Here are a few things to keep in mind:
- Getting formal training at a reputable school can ensure that you learn how to do things the right way.
- A few schools have selective admission policies, which means that you may need to be currently employed as an apprentice before you can be admitted to certain motorcycle training programs.
- When choosing a program, consider whether you will have the chance to learn how to work on other small-engine vehicles such as snowmobiles, ATVs, and jet skis. Depending on the region you live in, having the skills to work on more than just motorcycles can lead to additional opportunities during the off-season.
- Arguably, the best motorcycle mechanic school is one that gives you the opportunity to meet important industry contacts such as manufacturer representatives. Such contacts can make all the difference in your career development since, everything else being equal, success in the motorcycle industry is frequently about who you know.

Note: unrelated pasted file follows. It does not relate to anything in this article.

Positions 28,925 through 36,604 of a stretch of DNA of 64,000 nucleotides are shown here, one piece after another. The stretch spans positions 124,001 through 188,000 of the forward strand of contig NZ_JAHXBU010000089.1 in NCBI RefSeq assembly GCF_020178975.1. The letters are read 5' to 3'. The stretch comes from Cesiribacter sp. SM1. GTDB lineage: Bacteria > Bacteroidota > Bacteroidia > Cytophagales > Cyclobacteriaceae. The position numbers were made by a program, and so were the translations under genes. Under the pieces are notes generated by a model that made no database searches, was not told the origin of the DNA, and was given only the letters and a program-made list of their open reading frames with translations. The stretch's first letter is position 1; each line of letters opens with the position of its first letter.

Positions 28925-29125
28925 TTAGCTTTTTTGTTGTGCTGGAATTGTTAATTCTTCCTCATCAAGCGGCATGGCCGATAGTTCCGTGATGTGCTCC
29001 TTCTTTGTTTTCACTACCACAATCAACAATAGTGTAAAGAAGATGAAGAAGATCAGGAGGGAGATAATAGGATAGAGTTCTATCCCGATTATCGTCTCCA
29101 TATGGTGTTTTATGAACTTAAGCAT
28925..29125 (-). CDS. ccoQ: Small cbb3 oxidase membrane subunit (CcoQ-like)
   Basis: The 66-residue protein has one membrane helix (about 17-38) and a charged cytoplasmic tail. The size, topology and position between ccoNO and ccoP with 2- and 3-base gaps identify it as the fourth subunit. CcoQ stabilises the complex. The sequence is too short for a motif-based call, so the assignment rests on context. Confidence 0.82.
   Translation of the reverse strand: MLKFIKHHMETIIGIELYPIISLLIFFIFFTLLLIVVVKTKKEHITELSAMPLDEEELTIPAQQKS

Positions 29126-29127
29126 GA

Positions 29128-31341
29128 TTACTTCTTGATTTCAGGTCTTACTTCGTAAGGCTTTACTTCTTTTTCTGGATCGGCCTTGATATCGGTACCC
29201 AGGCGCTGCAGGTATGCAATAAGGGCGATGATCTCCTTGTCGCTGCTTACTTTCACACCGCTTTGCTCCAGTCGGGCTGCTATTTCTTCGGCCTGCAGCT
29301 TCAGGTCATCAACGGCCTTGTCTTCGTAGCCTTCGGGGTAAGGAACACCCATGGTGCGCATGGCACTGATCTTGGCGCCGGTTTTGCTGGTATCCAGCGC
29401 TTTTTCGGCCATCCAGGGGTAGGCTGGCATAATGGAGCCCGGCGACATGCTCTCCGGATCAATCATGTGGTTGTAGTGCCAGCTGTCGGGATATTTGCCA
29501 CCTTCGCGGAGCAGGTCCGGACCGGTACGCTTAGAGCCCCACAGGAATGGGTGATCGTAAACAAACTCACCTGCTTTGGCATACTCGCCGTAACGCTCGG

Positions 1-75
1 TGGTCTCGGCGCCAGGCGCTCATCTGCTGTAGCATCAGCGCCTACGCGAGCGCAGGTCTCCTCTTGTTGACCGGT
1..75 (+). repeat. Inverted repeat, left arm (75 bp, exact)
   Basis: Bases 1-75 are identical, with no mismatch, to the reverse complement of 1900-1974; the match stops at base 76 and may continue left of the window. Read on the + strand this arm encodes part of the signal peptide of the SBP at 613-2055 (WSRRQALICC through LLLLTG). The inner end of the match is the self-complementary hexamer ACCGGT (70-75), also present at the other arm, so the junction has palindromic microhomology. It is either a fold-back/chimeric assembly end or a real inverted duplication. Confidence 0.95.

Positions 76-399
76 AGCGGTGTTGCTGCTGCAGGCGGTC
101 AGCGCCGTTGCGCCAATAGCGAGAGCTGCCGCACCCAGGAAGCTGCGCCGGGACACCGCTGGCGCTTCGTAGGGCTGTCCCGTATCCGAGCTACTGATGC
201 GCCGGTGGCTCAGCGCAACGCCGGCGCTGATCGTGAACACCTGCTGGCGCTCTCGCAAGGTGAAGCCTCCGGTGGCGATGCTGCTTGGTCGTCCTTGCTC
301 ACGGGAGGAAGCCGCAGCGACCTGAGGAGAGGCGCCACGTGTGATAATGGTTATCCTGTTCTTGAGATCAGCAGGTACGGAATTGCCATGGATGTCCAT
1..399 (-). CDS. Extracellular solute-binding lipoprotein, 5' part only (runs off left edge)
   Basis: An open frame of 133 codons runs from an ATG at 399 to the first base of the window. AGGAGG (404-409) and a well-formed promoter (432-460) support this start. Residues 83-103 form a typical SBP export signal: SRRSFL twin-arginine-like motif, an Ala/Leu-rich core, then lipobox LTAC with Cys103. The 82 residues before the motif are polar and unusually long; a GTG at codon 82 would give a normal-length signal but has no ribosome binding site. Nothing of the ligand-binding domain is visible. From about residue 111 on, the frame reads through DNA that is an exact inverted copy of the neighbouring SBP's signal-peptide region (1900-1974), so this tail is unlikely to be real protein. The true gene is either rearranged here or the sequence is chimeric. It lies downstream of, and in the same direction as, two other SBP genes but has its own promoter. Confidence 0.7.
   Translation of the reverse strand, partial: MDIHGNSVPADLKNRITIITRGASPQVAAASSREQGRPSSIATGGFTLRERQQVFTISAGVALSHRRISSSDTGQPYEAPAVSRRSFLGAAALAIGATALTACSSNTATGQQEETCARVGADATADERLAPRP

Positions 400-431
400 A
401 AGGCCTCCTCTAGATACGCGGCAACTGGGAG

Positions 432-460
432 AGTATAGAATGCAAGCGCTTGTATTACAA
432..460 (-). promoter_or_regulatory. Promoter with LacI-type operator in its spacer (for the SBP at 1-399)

- Some programs offer you the chance to specialize in working with motorcycles from certain manufacturers. For instance, Harley-Davidson University is a brand-specific training facility that sets standards for Harley-certified technicians, and some vocational programs are aligned with those standards. So if you want to focus on learning how to become a Harley mechanic or a mechanic for another manufacturer, research programs carefully.
As you might expect, related occupations like diesel mechanic and marine mechanic have similar training paths. Typically, you become a diesel mechanic by completing a post-secondary training program or an apprenticeship; ASE certification is also available and can make you more attractive to potential employers. Likewise, you become a marine mechanic by completing a relevant program at a vocational school and/or undergoing an apprenticeship. Marine mechanics can also pursue certification from the American Boat & Yacht Council to enhance their employment prospects.
4. What Will a Training Program Teach Me?
It's important to establish a foundation of knowledge related to the technical concepts and processes involved in motorcycle repair. That's why programs generally offer a blend of classroom lessons and hands-on training. They're designed to help you learn the underlying principles of motorcycle repair and develop the practical abilities to perform the work.
Programs typically cover subjects like: